Seemingly paradoxical, even while so many stocks are in personal correction, the Volatility Index, which many look at as a reflection of uncertainty, is down 40% from its 2015 high.
As a result option premiums have been extraordinarily low, which in turn has made them very poor predictors of price movements of late, as the implied move is based upon option premium levels.
Nowhere is that more obvious than looking at how poorly the options market has been able to predict the range of price movements during this past earnings season.
Just about the only thing that could have reasonably been predicted is that this earnings season who be characterized by the acronym "BEMR" -- Beat on earnings, missed on revenues.
While a tepid economy and currency exchange have made even conservative revenue projections difficult to meet, the spending of other people's money to repurchase company shares has done exactly what every CEO expected to be the case. Reductions in outstanding shares have boosted EPS and made those CEOs look great. Even a highly paid stock analyst could have predicted that one.
As usual, the week's potential stock selections are classified as being in the Traditional, Double Dip Dividend, Momentum or "PEE" categories.
Not too surprisingly after so many price declines over the past few weeks, so many different stocks look like bargains. Unfortunately, there's probably no one who has been putting money at risk for a while who hasn't been lured in by what seemed to be hard to resist prices.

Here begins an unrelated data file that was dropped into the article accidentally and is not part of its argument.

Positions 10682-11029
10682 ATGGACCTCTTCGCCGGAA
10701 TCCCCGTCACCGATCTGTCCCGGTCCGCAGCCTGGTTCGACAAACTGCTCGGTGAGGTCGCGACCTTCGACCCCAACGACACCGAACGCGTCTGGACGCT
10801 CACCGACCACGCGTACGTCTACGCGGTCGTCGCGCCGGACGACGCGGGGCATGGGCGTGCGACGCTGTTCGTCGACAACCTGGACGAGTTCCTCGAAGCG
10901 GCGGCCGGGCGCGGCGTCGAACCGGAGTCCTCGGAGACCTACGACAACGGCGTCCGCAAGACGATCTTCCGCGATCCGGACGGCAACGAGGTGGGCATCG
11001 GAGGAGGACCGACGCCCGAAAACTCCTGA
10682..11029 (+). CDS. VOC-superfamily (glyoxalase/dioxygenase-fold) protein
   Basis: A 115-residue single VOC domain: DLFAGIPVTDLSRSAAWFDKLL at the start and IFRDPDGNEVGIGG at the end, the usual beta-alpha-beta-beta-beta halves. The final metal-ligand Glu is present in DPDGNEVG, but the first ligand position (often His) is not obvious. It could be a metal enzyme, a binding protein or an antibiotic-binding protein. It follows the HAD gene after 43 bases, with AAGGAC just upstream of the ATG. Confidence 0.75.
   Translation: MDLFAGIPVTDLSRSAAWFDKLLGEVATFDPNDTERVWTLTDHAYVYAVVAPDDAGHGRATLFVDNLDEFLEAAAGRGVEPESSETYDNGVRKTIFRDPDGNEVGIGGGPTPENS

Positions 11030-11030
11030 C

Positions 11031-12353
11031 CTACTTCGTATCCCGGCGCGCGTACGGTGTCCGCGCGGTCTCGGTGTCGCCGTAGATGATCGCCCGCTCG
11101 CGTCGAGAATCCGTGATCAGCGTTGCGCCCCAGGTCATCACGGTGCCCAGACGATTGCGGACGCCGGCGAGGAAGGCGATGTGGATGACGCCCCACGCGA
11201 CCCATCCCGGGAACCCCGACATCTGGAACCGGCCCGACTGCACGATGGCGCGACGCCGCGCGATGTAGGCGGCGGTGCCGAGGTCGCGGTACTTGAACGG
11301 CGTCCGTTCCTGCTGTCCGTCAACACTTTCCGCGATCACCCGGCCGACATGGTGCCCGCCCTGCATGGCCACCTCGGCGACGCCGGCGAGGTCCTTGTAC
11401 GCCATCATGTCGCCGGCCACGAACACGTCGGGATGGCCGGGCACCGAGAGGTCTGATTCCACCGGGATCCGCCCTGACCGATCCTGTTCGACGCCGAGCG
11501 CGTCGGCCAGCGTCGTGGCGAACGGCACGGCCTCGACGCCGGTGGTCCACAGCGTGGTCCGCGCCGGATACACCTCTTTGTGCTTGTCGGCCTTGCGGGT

It's much easier to learn the meaning of "value trap" by reading about it, rather than getting caught in one.
One thing that is apparent is that there hasn't been a recent rush by those brave enough to "buy on the dip." They may simply be trading off bravery for intelligence in order to be able to see yet another day.
With my cash reserves at their lowest point in years, I would very much like to see some positions get assigned, but that wish would only be of value if I could exercise some restraint with the cash in hand.
One stock suffering and now officially in correction is Blackstone (NYSE:BX). It's descent began with its most recent earnings report. The reality of those earnings and the predictions for those earnings were far apart and not in a good way.
CEO Schwarzman's spin on performance didn't seem to appease investors, although it did set the tone for such reports as "despite quarterly revenues and EPS that were each 20% below consensus. That consensus revenue projection was already one that was anticipating significantly reduced levels.